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Astronomers from Cambridge University have discovered a new star in our galaxy which appears to be the smallest one ever found.

The star known as EBLM J0555-57Ab is almost 600 light-years away from Earth and can be easily seen from the Southern Hemisphere if viewed from telescope. Since small and dim stars can contribute in identifying Earth-sized planets that contain liquid water, the astronomers believe that this new star could possibly help them search for alien life.

The co-author and astronomers Amaury Triaud told CBC News, “The smallest stars provide optimal conditions for the discovery of Earth-like planets, and for the remote exploration of their atmospheres.” She added, “I was a little surprised to find one this small.”

The star was detected when it passed in front of its much larger companion, which is unusual because the process is generally used to identify planets and not stars, informed Daily Mail.

The lead author Mr Alexander Boetticher expressed, “Our discovery reveals how small stars can be.”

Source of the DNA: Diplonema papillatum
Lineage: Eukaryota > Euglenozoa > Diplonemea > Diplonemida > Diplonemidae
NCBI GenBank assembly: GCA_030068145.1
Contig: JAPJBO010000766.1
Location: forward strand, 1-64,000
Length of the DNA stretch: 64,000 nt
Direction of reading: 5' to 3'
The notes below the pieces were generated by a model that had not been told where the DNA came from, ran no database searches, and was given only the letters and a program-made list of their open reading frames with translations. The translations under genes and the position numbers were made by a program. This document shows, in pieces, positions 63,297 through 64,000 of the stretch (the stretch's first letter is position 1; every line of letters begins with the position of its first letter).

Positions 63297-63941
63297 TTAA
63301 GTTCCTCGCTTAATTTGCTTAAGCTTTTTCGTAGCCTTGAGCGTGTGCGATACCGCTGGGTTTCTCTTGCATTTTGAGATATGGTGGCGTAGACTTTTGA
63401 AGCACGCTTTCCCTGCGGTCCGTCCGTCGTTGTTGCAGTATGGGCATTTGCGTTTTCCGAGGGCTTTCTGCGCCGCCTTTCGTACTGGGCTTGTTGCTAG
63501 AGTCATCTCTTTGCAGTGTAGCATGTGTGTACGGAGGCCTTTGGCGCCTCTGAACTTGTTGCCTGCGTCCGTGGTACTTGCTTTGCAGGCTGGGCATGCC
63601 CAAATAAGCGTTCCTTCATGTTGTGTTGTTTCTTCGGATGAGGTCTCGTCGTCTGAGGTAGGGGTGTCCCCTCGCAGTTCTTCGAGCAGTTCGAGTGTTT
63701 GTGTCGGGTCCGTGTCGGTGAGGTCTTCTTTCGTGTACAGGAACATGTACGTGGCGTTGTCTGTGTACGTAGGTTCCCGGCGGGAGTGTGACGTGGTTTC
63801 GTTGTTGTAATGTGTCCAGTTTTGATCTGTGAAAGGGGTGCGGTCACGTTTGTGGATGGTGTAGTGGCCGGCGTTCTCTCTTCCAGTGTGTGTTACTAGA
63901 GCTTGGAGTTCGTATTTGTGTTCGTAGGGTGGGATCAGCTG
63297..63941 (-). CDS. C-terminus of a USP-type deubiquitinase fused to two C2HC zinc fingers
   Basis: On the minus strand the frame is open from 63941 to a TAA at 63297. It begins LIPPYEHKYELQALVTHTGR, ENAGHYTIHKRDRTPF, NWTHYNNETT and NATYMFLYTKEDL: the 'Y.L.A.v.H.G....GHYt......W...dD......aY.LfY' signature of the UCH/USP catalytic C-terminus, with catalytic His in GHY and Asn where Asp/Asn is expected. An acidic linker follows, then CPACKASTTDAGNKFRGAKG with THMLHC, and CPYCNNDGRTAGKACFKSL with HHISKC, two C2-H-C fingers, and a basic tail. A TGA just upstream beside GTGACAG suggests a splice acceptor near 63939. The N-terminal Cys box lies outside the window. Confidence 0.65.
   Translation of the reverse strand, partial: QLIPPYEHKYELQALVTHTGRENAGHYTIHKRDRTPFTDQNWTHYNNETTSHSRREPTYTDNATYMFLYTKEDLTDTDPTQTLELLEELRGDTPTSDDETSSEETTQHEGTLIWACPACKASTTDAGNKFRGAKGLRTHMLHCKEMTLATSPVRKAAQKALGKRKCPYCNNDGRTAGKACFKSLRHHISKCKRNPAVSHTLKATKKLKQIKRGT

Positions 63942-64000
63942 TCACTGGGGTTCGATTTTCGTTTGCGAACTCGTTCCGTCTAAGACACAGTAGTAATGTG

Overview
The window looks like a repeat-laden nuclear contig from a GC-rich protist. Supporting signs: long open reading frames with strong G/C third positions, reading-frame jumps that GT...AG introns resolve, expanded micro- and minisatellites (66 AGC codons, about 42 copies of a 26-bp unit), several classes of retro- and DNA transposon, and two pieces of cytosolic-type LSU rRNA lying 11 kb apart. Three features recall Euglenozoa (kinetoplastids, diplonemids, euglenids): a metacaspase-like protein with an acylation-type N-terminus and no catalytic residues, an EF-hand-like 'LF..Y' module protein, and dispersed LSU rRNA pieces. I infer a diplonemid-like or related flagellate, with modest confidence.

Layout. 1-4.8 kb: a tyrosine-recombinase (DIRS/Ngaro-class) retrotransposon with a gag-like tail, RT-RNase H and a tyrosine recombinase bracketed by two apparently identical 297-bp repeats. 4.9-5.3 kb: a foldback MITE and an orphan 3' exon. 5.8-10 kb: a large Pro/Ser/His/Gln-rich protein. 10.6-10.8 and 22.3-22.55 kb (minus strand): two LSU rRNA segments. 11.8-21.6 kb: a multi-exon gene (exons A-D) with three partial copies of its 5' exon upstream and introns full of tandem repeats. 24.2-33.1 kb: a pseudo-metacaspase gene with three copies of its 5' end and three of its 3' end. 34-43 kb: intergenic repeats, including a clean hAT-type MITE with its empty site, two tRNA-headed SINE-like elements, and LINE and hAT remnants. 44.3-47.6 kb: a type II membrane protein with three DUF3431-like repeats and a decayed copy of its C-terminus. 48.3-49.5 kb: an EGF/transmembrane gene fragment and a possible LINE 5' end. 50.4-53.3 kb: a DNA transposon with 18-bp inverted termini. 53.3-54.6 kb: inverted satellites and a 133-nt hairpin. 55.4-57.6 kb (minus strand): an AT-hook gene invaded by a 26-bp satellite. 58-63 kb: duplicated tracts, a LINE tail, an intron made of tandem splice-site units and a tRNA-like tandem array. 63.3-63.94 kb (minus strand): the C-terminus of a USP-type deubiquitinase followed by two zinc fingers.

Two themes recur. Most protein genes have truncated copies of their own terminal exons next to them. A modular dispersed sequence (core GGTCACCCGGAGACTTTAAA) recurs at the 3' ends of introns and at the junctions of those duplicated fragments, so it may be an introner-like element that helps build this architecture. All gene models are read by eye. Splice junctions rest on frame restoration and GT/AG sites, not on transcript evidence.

The new star is just a bit larger than Saturn and has a gravitational pull approximately 300 times stronger than that on Earth. However, being a bit smaller than Jupiter, the star contains mass 85 times larger than it.

Being 2000 to 3000 times fainter than Sun, EBLM J0555-57Ab contains a mass similar to that of Trappist-1 – another small star discovered by NASA and surrounded by seven planets – but is almost two thirds the size of Trappist-1.

Another trait of this star is that it has enough mass to combine hydrogen nuclei into helium, which a primary procedure of star formation. Not only being tiny, the star is also much cooler than many of gas giant exoplanets ever found.

The team is now looking forward to this discovery leading to find more copious stars in our universe. “It's like trying to look at a candle beside a lighthouse. It shows how many different objects exist in the universe,” Triaud said.

Copyright Business Recorder, 2017

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